Steinemann et al [23] also assessed use of T-NOTECHS in the context of simulated resuscitations using video review. Rater agreement was higher in simulated resuscitations than in real-life resuscitations (ICC = 0.71). There was a significant correlation found between the number of completed resuscitation tasks (r = 0.50, P = < 0.01) and faster time to completion of the 3 common resuscitation tasks (r=-0.38, P < 0.05). [23] Simulated resuscitations are a useful tool to assess NTS of staff as there are less ethical considerations when filming patients. However, the nature of the simulated environment does not provide assessors with a true picture of how teams would perform in a real life clinical setting, hence the exclusion from our review.

This review highlights the tools used in this setting and recommends use of T-NOTECHS to assess NTS in resuscitation teams within the ED using video review. In terms of future study, using T-NOTECHS with larger sample sizes, such is in a multi-centre study may greatly establish utility of this tool. TTCA-24 may have uses in departments where communication is identified as a weakness by the use of T-NOTECHS or other means. Both tools can be used to identify areas where further clinician education is indicated. Furthermore, there is scope to formally compare NTS with TS using video review within the ED.


One of the limitations of this review is the small sample size. There is a breadth of tools available that assess NTS across all domains of healthcare, however, use of video review in the ED is a growing field and excluding studies without video review reduced the number available. Due to the infrastructure and resource demands to review video creation and validation of a new tool and demonstrating generalisability will be challenging. Use of tools developed and validated in the simulation context requires demonstration of their utility in real-world clinial care.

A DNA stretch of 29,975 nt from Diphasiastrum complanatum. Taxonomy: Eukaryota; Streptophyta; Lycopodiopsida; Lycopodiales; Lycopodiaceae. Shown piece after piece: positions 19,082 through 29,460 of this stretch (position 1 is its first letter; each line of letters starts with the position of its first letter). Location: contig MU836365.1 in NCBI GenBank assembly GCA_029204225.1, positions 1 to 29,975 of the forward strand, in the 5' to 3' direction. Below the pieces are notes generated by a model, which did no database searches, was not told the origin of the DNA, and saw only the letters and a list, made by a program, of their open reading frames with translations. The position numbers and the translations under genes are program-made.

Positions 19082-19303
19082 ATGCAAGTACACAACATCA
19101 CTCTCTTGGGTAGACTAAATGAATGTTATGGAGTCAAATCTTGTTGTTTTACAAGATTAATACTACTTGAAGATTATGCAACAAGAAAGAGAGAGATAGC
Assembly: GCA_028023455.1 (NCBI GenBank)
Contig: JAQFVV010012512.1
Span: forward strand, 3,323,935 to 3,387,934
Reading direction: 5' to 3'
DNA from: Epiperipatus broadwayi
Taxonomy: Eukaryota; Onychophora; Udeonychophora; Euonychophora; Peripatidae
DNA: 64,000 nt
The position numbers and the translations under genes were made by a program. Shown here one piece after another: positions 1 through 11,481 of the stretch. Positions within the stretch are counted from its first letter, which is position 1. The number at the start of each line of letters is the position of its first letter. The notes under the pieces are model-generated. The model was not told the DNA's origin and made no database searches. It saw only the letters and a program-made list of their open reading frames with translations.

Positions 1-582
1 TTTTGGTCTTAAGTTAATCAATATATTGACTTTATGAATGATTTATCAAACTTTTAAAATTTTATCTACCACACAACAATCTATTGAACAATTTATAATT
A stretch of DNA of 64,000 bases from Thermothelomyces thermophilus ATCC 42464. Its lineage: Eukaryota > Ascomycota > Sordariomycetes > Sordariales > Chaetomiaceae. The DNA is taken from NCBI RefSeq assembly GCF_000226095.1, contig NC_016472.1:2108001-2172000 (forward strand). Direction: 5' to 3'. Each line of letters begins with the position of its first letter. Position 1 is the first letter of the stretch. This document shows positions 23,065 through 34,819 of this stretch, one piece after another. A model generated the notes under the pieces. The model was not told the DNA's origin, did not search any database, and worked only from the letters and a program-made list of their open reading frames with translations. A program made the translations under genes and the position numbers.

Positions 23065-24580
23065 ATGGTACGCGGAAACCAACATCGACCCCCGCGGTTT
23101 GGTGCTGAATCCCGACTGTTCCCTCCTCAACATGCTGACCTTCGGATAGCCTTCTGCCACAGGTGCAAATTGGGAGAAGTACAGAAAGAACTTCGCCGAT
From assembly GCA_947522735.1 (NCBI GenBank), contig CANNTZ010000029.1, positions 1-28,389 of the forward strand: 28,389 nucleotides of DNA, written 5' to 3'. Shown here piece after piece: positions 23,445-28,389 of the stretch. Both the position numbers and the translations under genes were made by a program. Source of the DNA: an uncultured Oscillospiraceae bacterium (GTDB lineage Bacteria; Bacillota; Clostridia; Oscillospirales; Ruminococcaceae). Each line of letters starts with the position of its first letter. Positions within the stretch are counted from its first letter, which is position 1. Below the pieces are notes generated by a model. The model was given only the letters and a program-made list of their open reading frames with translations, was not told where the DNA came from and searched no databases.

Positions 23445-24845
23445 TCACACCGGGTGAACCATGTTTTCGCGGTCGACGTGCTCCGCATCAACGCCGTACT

Many institutions lack audio-visual recording access due to finanacial and ethical restraints, therefore there is limited generalisability for these findings. Researchers may be faced with a reluctance to be filmed due to privacy concerns from staff regarding patients and themselves. There should be strict measures in place to ensure recordings are only accessed by appropriate personnel to ensure privacy and security.


The aim of this review was to provide overview of tools used to assess NTS in resuscitation teams within the ED using video review and to explore the evidence for the validity and usability of the tools. T-NOTECHS was first validated in Steinemann et al [23] and therefore was the tool of choice for the majority of future papers assessing NTS in the ED using video review. This review found T-NOTECHS to be valid and reliable. The conclusion that T-NOTECHS is the best tool of those used in this context is suggested, but not able to be proven fully due to small sample sizes.


Data availability

All of the material is owned by the authors and no permissions are required. For access to raw data analysed, contact Emily G Alexander at


  1. Higham H, Greig PR, Rutherford J, Vincent L, Young D, Vincent C. Observer-based tools for non-technical skills assessment in simulated and real clinical environments in healthcare: a systematic review. BMJ Qual Saf. 2019;28:672–86.

    Article  PubMed  Google Scholar 

  2. Krage R, Zwaan L, Len LTS, Kolenbrander MW, van Groeningen D, Loer SA, Wagner C, et al. Relationship between non-technical skills and technical performance during cardiopulmonary resuscitation. Emerg Med J. 2017;34(11):728–33.

    Article  PubMed  Google Scholar 

  3. Prineas S, Mosier K, Mirko C, Guiccardi S. Non-technical skills in healthcare. In: Donaldson L, Ricciardi W, Sheridan S, Tartaglia R, editors. Textbook of Patient Safety and Clinical Risk Management. Springer; 2021. pp. 413–34.